A Wilmington and Western Doodlebug (former PRR) railcar, similar to the one involved in the accident.

(Data638, Public domain, via Wikimedia Commons)



The Doodlebug Disaster was a railway accident that occurred on July 31, 1940, in Cuyahoga Falls, Ohio, in the United States. A Pennsylvania Railroad, gasoline-powered "doodlebug" passenger rail car collided head-on with a freight train; the impact and resulting fire sadly caused the deaths of all but three of the 46 onboard.


A Pennsylvania Railroad I1, similar to the ones involved in the freight train consist.

(USGov-FSA, Public domain, via Wikimedia Commons)



The "doodlebug" concerned, No. 4648, a PRR class GEW275, was a self-propelled, gas-electric rail car that used gasoline to power its traction motors; it was one of 6 built in 1928 by Pullman/Electro-Motive. It had departed Hudson at 5:49 pm on its usual 13-mile (21 km) run south to Akron on a warm summer evening with 46 people aboard. At the same time, a freight train composed of two Pennsylvania Railroad I1SA class 2-10-0 locomotives and 73 freight cars was traveling from Columbus to Cleveland departed Arlington in Akron heading north.



Within 10 minutes, both had sadly met with disaster; the doodlebug should have pulled into a siding at Silver Lake to allow the freight to pass through the single-track railway section at that point, but instead, it continued southward. Although both trains braked, their combined speed was 55 mph (89 km/h) when they collided at 5:58 pm. The engineer, conductor, and a railroad employee managed to jump free, though they were badly injured; no one else on the doodlebug survived. As the lead freight engine telescoped 12 feet (3.7 m) into the railcar, its 350-US-gallon (1,300 L; 290 imp gal) gasoline tank ruptured and sprayed the interior of the coach with burning fuel, as the doodlebug was pushed over 500 feet (150 m) up the track by the momentum of the heavy freight train (which remained on the track); "flames shooting out 25 feet" (7.6 m) in all directions. The medical examiner determined that only nine passengers were killed on impact, the rest were burned to death. Firemen fought the blaze for 45 minutes, but several hours were needed before the bodies could be removed; most required saws to separate them from the seats to which they had been fused by the flames. Ambulances soon gathered at the scene, but only the three railroad employees needed to be taken to a hospital; instead, they took the charred bodies to funeral homes.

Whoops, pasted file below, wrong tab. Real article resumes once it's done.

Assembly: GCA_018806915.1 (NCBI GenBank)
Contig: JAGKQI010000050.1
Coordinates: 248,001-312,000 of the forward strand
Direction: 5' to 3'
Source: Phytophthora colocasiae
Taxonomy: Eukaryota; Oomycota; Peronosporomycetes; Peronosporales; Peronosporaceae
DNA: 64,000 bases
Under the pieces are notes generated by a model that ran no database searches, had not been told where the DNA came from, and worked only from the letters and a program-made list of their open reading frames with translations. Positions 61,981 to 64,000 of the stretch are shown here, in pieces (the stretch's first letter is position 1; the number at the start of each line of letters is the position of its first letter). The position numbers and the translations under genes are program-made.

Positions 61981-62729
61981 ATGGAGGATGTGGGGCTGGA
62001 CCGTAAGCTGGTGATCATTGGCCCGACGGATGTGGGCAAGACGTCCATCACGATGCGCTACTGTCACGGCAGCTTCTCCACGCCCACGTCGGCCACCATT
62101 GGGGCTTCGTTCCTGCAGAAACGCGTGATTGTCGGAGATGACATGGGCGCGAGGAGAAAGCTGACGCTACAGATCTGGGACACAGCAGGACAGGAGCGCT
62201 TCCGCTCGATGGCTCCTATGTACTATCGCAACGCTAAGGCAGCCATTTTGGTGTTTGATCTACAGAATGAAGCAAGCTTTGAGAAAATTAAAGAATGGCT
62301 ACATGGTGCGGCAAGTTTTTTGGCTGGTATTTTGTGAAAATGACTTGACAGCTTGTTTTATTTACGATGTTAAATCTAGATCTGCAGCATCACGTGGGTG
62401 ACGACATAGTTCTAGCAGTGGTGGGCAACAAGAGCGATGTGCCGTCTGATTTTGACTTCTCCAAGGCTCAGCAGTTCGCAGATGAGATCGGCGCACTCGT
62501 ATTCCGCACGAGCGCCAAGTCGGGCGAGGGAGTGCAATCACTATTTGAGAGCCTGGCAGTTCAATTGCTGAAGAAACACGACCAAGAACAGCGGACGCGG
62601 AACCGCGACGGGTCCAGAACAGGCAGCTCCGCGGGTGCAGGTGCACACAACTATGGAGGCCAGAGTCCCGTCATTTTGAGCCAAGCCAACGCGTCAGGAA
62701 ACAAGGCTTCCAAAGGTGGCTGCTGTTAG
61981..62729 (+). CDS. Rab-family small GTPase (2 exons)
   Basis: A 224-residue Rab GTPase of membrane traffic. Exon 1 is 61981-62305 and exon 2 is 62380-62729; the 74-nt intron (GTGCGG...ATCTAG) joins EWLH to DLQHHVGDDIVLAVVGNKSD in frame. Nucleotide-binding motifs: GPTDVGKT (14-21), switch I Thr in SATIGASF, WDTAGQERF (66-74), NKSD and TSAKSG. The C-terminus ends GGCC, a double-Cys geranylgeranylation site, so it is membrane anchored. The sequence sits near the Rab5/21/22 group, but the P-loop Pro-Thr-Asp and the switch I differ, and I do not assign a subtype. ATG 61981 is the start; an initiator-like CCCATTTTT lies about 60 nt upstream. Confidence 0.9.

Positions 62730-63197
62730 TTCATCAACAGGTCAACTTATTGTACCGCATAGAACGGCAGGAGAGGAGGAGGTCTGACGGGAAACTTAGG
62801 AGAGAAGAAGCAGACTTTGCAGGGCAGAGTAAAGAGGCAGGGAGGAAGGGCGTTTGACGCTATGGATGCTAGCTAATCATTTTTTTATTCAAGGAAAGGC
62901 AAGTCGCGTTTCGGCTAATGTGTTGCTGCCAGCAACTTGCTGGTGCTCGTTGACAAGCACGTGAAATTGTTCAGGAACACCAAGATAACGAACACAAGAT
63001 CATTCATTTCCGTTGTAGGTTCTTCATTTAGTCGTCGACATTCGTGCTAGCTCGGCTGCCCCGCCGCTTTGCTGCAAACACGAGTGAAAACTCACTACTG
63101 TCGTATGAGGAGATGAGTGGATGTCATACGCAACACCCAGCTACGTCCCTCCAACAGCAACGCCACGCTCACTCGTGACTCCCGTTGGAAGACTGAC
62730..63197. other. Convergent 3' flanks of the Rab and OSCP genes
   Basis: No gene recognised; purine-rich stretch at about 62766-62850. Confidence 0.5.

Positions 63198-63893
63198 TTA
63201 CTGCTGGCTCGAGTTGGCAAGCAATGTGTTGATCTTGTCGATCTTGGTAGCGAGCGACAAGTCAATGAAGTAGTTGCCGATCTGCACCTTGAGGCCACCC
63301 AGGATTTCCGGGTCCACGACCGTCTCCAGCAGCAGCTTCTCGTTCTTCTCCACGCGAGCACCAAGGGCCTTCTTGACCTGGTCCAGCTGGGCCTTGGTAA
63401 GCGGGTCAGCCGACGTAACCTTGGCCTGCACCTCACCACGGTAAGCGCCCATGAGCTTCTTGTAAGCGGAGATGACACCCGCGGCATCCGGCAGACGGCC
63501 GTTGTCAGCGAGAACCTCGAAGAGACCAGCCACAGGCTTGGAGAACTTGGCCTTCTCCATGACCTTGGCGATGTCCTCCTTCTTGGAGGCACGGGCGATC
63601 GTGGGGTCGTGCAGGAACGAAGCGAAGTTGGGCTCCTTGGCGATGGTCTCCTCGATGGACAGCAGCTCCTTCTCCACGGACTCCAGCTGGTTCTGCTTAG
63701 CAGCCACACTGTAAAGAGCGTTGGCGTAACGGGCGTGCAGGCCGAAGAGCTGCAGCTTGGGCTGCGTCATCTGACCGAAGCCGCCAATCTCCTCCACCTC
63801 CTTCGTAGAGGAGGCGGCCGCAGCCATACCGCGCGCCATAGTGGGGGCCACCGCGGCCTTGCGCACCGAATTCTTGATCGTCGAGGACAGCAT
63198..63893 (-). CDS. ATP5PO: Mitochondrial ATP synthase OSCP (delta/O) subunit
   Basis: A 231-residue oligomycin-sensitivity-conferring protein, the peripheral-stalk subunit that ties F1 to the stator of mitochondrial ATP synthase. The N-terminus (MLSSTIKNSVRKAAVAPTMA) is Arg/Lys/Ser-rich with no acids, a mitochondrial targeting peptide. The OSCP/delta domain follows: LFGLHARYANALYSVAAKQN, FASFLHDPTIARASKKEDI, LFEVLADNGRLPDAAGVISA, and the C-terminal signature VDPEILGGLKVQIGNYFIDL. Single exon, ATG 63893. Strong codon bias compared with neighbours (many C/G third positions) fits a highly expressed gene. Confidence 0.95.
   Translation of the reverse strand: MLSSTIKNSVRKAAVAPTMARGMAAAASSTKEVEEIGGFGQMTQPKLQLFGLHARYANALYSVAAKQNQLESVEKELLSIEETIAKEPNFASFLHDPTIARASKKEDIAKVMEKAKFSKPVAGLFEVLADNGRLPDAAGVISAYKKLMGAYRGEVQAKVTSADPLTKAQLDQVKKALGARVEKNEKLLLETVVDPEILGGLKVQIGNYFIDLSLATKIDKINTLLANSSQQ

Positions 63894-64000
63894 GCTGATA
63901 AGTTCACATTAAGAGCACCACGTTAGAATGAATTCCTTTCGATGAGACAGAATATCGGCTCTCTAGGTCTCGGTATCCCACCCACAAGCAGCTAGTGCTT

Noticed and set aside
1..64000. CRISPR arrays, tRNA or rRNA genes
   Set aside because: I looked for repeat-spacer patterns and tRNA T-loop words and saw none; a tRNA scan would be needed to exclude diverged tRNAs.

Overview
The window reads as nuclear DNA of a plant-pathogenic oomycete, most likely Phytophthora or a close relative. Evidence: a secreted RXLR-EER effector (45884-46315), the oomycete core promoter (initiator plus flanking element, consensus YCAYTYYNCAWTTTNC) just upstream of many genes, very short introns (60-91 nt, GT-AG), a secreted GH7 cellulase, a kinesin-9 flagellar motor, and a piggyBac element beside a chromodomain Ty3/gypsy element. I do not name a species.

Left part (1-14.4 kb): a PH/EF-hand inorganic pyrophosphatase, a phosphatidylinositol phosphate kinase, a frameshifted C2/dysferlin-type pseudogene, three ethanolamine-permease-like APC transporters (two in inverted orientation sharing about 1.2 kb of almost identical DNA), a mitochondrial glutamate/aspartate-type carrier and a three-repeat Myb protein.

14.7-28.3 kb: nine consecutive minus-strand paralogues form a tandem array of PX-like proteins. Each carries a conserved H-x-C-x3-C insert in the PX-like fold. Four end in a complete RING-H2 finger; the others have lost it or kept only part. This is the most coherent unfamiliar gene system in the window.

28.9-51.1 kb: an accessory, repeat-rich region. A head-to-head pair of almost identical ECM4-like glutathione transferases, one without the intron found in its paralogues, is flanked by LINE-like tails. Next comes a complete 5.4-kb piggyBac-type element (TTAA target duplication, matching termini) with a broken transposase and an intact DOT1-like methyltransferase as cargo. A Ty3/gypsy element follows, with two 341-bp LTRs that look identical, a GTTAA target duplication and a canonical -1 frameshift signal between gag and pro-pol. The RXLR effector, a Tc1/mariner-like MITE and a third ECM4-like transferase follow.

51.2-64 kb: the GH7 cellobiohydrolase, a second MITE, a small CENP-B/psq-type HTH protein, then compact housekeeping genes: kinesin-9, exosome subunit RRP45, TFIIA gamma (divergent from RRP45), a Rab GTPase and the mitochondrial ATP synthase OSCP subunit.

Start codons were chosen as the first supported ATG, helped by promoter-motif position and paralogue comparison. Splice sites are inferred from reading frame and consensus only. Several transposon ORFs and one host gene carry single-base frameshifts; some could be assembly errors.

The doodlebug engineman survived and was able to recall receiving orders at Hudson to take the siding at Silver Lake, but he was unable to recall passing the siding. The investigation considered the possibility that the engineer could have been "under the influence of carbon monoxide poisoning with a resultant temporary impairment of mental faculties, but not be wholly unconscious", which would explain his behavior. The driver had complained of fumes in the cabs on previous occasions. No charges were ever filed against him.


The Doodlebug Memorial.

(David Wilson from Oak Park, Illinois, USA, CC BY 2.0 <https://creativecommons.org/licenses/by/2.0>, via Wikimedia Commons, cropped)



In 2005, a memorial monument was built near the site of the disaster on its 65th anniversary. The memorial was the result of a school project by three 13-year-olds at Sill Middle School, which led a fundraising campaign to establish a permanent memorial to those killed in the disaster.


Doodlebug Disaster Details

Date: July 31, 1940
Time: 5:58 p.m.
Location: Cuyahoga Falls, Ohio
Coordinates: 41°08.766′N 081°28.372′W
Country: United States
Operator: Pennsylvania Railroad
Incident type: Head-on collision
Cause: Failure to obey orders due to carbon monoxide poisoning
Trains: 2
Passengers: 46
Deaths: 43
Injured: 5 (includes 2 bystanders)